Insects, Mezcal and Alebrijes: Oaxaca’s Rich Indian Heritage . Part 1

We didn’t know exactly what to expect in Oaxaca, though we’d been to other parts of Mexico in an earlier trip. But we knew a couple who waxed wistful over Oaxaca’s charms especially “los siete moles,” a label often applied to Oaxaca. We just had to experience the place for ourselves.

A clay casserole of mole for a Oaxaca feast
© Alvin Starkman, 2007

Mole, as you might know, is the uniquely Mexican sauce usually made with chiles and sometimes chocolate. Our plan was to gorge on each of the seven moles for the seven days we’d be in Oaxaca. We ended up tasting four of the siete (7) moles: negro, verde, chichilo, and coloradito.

In Oaxaca, these moles draw from traditions dating back to prehispanic times. Maybe, that’s inevitable. Pure Indians (Zapotecs and Mixtas) make up 90% of Oaxaqueñans. Mole negro, the best-known and maybe the best tasting mole emerges out of a long, involved process using some 30 ingredients including chocolate.

There was no question we’d begin our mole adventure with mole negro.

At the bed and breakfast inn where we stayed, we asked our black-eyed, dusky-skinned waitress where the best mole negro was. She was a quiet woman who we’d not yet heard utter a word but you could discern her long experience on her face. She smiled hesitantly and said, “El Naranjo. Es el mejor.”

Indeed even now, El Naranjo claims being internationally known and featured in popular travel guidebooks like Frommer’s. Though our waitress couldn’t tell us if their mole negro was good, we went there for lunch, anyway.

The day was sunny under the mild October sun and when the receptionist asked if we wanted a table in their inner courtyard, we said yes. The squarish courtyard, a common feature of Spanish architecture, was surrounded by four rooms. Nearly every restaurant we went to on this visit had such a courtyard. Our inn had one.

The mole negro sauce was good—aromatic, intriguing in its complexity and mildly-spicy. But the pork loin it smothered gave our jaws and teeth a good workout. As servers always do, ours asked us how we liked the mole. We said, “Great sauce, tough meat.”

The chef came out of her kitchen a few minutes later to ask us the same question. We gave her the same answer. Graciously, she said she wasn’t going to charge us for the dish.

Tender meat was a bit of a problem for this restaurant (a vegetarian mole was not an option). The next day, at lunch, we ordered chicken in mole chichilo. The chichilo sauce was actually wonderful—scrumptious, smoky and fragrant, and slightly bitter from charred chilies (not unpleasant, somewhat like radicchio). Regrettably,the chicken was dry and chewy. I thought mole chichilo was a rather sophisticated concoction although Rich (who likes bitter less than I do) was not as impressed.

We had mole negro at two other restaurants and the one we liked best was served at Maria Bonita which might now be closed.

On our last evening, instead of sampling another mole, we went to a restaurant recommended by the inn. Casa Oaxaca (not the restaurant at Casa Oaxaca hotel) served nouvelle cuisine a la Oaxaca. Their offerings had a refinement worthy of the best restaurants in the Bay Area. The chef mined what to us were truly exotic ingredients but which might be indigenous to the local cuisine—flying ants grasshoppers, maguey (agave) worms and corn fungus. Dishes containing them were mostly appetizers, offered alongside more familiar main courses.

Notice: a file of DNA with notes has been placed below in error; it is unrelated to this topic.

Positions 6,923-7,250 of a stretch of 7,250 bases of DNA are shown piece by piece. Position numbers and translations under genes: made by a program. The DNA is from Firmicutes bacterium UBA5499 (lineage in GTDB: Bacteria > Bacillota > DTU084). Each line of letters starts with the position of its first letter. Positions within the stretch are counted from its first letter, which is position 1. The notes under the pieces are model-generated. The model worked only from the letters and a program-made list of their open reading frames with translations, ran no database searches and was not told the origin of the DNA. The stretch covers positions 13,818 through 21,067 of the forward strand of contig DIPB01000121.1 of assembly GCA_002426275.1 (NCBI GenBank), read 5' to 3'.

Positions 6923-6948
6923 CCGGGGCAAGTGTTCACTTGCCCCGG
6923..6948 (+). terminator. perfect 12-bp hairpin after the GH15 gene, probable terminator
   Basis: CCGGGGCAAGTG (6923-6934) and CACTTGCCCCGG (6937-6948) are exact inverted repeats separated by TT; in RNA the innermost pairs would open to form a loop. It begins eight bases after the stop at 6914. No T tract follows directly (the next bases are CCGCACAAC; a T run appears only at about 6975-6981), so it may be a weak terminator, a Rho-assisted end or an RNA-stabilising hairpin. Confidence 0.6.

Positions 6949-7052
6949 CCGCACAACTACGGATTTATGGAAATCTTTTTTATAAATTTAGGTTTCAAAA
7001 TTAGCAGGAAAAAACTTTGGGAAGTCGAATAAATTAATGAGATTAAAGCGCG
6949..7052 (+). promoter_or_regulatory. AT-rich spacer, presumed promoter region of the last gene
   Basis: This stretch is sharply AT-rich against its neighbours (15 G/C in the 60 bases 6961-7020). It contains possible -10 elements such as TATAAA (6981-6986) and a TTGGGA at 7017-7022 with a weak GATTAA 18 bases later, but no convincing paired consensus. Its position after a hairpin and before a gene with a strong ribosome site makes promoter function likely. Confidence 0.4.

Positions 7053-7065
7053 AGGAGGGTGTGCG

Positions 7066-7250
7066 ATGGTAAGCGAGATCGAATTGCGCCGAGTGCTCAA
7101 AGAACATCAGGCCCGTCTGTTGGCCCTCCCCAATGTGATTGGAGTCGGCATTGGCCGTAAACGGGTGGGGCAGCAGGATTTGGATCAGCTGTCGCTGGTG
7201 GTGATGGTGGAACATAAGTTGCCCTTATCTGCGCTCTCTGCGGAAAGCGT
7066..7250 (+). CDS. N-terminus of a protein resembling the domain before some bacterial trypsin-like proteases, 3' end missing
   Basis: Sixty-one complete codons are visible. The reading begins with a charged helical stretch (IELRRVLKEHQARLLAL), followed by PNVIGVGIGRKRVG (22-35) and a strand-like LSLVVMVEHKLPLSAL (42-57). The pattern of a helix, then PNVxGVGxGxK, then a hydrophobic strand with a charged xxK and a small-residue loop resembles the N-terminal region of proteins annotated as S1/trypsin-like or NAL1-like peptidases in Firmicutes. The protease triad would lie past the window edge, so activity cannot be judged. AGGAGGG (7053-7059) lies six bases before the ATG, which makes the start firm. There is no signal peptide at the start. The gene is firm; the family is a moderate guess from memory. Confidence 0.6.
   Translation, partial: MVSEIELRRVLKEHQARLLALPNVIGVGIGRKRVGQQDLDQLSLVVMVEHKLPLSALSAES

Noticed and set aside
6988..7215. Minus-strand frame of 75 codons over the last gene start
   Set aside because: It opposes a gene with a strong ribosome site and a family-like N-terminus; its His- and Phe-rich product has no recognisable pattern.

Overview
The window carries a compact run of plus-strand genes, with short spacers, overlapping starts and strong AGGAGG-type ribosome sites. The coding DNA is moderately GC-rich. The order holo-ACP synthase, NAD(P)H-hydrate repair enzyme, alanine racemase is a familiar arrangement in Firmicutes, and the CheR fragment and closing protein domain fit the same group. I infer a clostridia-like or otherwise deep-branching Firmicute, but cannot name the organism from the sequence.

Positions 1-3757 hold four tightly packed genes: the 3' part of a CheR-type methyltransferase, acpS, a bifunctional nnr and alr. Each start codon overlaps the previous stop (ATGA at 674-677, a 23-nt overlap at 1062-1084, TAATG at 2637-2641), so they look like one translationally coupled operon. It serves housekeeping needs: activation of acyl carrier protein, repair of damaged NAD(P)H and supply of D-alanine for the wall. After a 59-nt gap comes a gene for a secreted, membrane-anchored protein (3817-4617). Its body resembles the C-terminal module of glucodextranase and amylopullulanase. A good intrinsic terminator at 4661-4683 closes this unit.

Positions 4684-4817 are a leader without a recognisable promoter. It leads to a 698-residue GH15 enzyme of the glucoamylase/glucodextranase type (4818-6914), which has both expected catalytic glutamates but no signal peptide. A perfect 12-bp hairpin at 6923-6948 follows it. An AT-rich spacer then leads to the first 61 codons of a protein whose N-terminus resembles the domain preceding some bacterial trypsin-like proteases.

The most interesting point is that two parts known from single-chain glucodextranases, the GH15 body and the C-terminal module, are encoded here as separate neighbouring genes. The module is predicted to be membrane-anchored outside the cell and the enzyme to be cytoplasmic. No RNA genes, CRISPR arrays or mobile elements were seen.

We stuck with the familiar—fish deliciously and superbly prepared with hoja santa, a multifaceted herb that hints of anise. At this place, as at El Naranjo, we truthfully said, on being asked, that the lemon tart was too dry and slightly overcooked. The chef, once again, excluded the charge for the tart from the bill. Oaxacan grace and civility impressed us all week.

Cacao, the source of chocolate, is grown here as in other parts of South America. But while stores sold sugared chocolate tablets for hot chocolate, we could not readily find locally-made chocolate bars and candies to take home. We ordered a chocolate cake (they call it pastel) at one good restaurant but it was disappointing—not too fresh, not deeply chocolatey.

Hot chocolate really was the thing. According to one Oaxaqueñan waiter, preparing it for the dia de los muertos was a long spiritual process that many families began by roasting and grinding cacao beans.

An agave cactus liquor called mezcal is, of course, the drink Oaxacans love. They serve it all the time. It flowed freely (and was free) at two art show opening events and in a religious procession we witnessed (more on this in Part 2). Locals boasted, chuckling, that it could cure some ailments. How? It could make you forget them.

Did Oaxacan cuisine, allegedly the best in Mexico, make us want to return to Oaxaca for it?

I’m willing to taste a pinch of anything once, but a healthy helping or a generous garnish of insects or worms would strain my daring too much. Fungus? Depends. Mushrooms are fungi and so are yeast and some molds used to make cheese. So I’m curious about corn fungus.

One disappointment in our tasty Oaxacan adventure was the lack of variety in vegetables served with our meals. We eventually got tired of lettuce, tomato, corn, avocado and chayote.

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